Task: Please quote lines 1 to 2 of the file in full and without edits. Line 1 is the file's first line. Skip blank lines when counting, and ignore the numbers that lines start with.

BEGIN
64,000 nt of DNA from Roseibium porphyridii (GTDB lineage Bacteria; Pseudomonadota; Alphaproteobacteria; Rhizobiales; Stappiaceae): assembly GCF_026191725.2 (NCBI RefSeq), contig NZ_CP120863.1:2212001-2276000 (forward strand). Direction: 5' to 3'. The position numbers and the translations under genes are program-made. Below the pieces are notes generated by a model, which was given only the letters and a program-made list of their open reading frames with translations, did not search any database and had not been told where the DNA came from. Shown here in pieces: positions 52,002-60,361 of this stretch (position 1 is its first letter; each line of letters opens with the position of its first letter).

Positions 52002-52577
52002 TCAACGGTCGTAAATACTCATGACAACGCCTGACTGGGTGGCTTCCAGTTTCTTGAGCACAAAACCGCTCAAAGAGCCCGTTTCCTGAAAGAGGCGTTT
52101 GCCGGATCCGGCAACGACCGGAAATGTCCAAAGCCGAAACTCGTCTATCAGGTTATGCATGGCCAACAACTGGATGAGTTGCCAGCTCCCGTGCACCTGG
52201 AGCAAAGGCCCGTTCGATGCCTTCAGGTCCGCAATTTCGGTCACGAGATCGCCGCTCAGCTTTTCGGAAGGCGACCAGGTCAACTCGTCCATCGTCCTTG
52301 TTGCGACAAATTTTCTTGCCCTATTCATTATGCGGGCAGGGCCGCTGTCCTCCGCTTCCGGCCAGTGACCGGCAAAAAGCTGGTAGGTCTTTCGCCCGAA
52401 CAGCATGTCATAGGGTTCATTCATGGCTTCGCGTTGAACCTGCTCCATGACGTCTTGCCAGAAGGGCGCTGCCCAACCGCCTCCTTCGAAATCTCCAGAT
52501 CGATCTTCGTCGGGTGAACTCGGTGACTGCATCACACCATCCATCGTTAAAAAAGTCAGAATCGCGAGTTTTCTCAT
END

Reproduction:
64,000 nt of DNA from Roseibium porphyridii (GTDB lineage Bacteria; Pseudomonadota; Alphaproteobacteria; Rhizobiales; Stappiaceae): assembly GCF_026191725.2 (NCBI RefSeq), contig NZ_CP120863.1:2212001-2276000 (forward strand). Direction: 5' to 3'. The position numbers and the translations under genes are program-made. Below the pieces are notes generated by a model, which was given only the letters and a program-made list of their open reading frames with translations, did not search any database and had not been told where the DNA came from. Shown here in pieces: positions 52,002-60,361 of this stretch (position 1 is its first letter; each line of letters opens with the position of its first letter).

Positions 52002-52577